If you are at all involved in the world that writers, editors, and all word nerds live out a major portion of their lives then you have heard the term literary citizen. This is a person, typically a writer who engages in community with other writers, libraries, book stores, and all places that are devoted to supporting books and or writers.
I participate in that community every time I connect with someone who writes, for a lot of writers literary citizenship is played out online particularly on Twitter. Having recently joined Twitter I can attest it is the place to be as a writer (followed by my beloved instagram). This also happens when you’re part of a writer group, go to a poetry slam, network at a conference, read for a lit journal, or do anything to support your fellow writers, because lets be honest us writers need each other though we love our readers like nothing else (I mean who wouldn’t love being told, I read something you wrote and I enjoyed it, that stuff can leave me high for days). This is all to say that I am so grateful for the community of writers and the chance to be a literary citizen.
Last weekend I was given the incredible opportunity to go to the 19th annual The Muse and the Marketplace. There is nothing like being with a bunch of people obsessed with the same nerdy things as you are (and if you’re not a nerd in any capacity, I’m sorry for you we are a delightful bunch). And please note the word given. I was able to go there by a fully paid scholarship, and never before have I felt like I belonged somewhere. That I was deserving, and I hope one day I can pay it forward and not only pay for myself, but pay for someone else to go, because there is no shame in needing the support of your community.
To be an artist is to have a certain amount of privilege. Art is so necessary, but it’s hard to be an artist when you have the bigger concern of getting food on your table. It’s hard to grow as a writer when you don’t have access to resources, and I’m not even talking about classes or MFAs I’m simply talking about being able to read good books, participate in the literary world, and have consistent time to write. So I am grateful that Grub Street constantly strives to make their resources accessible to those who need it.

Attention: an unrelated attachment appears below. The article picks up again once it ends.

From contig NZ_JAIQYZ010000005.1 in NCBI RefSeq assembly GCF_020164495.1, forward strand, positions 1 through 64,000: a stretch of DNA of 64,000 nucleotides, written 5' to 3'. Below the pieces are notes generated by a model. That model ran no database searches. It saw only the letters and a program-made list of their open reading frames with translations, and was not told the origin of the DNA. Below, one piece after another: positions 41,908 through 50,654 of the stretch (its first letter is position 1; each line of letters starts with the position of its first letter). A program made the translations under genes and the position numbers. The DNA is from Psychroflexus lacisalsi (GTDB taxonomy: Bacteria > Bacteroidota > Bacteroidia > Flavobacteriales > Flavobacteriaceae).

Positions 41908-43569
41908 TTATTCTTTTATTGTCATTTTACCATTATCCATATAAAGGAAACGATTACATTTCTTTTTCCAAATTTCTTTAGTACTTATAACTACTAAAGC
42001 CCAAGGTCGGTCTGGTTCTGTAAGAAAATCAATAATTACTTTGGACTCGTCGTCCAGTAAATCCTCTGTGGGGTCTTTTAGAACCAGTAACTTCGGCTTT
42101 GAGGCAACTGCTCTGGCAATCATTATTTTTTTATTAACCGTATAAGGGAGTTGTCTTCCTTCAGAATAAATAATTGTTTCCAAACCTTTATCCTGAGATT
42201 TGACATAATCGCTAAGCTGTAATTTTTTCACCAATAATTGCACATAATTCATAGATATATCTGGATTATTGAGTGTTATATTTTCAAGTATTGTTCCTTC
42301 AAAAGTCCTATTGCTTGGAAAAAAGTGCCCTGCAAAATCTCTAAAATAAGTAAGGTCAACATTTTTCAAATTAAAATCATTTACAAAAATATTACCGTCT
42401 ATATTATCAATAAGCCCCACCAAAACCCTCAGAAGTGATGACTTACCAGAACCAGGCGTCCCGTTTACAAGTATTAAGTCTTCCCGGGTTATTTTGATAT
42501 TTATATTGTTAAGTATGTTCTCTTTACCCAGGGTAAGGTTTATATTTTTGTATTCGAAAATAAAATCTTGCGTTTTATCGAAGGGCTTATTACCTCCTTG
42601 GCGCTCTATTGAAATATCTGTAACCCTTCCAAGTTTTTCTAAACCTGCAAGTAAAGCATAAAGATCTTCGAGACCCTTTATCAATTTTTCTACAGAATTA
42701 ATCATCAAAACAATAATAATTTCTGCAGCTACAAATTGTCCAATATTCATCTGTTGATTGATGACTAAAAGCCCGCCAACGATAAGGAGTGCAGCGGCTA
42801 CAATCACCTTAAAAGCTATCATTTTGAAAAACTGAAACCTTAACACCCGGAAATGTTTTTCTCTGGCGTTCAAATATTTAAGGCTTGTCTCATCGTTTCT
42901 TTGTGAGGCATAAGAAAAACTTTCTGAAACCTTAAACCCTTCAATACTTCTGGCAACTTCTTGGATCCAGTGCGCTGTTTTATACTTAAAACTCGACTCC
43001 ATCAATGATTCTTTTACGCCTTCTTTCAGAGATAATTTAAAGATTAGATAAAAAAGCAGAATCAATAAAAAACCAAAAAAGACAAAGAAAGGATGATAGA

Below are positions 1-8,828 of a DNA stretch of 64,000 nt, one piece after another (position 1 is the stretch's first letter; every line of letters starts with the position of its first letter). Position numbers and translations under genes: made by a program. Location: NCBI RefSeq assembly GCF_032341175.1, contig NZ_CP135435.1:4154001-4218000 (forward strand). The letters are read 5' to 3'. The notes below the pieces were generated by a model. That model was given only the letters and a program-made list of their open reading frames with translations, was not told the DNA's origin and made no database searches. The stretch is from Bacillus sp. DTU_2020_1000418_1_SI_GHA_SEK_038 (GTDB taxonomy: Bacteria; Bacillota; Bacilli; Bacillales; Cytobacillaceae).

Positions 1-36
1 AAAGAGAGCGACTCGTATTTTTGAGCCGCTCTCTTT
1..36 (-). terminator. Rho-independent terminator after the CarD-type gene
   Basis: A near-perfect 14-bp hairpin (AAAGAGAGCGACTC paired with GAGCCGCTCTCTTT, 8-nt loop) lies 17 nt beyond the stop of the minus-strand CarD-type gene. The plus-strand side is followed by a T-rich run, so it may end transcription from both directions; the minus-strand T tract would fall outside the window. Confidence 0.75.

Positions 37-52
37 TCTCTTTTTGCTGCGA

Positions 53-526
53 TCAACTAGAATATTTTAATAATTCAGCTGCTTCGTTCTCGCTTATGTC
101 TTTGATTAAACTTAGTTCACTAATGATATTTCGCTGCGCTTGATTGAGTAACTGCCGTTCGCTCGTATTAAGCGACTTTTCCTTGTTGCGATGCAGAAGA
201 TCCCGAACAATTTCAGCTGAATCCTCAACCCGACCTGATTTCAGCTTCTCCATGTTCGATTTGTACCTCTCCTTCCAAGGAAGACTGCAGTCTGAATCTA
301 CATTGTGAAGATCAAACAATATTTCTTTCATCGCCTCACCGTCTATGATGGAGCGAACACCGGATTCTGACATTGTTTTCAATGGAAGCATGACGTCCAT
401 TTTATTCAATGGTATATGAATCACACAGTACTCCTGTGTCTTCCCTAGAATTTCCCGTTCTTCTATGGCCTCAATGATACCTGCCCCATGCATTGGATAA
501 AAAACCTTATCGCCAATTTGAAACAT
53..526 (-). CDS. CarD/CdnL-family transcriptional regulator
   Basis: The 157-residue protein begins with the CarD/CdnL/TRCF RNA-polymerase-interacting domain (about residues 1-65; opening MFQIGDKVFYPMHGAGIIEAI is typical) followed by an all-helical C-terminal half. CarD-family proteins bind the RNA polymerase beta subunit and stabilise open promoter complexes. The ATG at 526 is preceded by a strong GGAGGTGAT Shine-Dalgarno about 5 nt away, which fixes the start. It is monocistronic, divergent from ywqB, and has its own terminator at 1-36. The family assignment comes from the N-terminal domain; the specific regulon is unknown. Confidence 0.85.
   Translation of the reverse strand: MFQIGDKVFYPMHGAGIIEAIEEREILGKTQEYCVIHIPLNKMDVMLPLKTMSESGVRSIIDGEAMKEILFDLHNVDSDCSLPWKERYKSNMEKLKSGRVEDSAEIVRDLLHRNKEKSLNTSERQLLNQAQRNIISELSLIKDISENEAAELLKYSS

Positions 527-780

I am thankful I was able to receive a full scholarship, I’m thankful I was able to take it with grace and feel like I belong. Especially as a person of color. There have been many times in my life I have doubted I belonged, especially as a mixed person, especially when I’m the only or one of a few people of color in the room. I was reflecting on this as I’ve been writing daily poetry for #NaPoWriMo 2018. I wrote a poem about a time in college when I won a scholarship to live on campus my sophomore year of college and was then told by a “friend” that it was because I wasn’t white and wouldn’t have won it otherwise.
That was not the first time accusations like that have been made, and I doubt it will be the last. But let me tell you I deserved the scholarship then, and I sure as hell deserved this scholarship today and you know why? Not because I am the greatest writer ever. Not because I am a person of color and have struggled. Not because I am such a good person. Simply because I am a writer who needed it and decided to ask for help. And every person who applied I have no doubts deserved it too, because sometimes you don’t need to be extraordinary or super deserving, you just need to be a person in need of something. I am thankful to the literary community that this time was my shot.
I was told at the conference, you only need one agent to say yes, one editor to say yes to get published. And that’s all it takes for a lot of opportunities. So I’m going to celebrate every yes I get and do my best not to take a single no personally, especially since it’s typically my writing not me that’s being judged anyway. And when I get to be a more powerful literary citizen I can’t wait until I get some opportunities to say yes too. We all need a leg up we all deserve it, and I do think if I keep pursuing I’ll get one.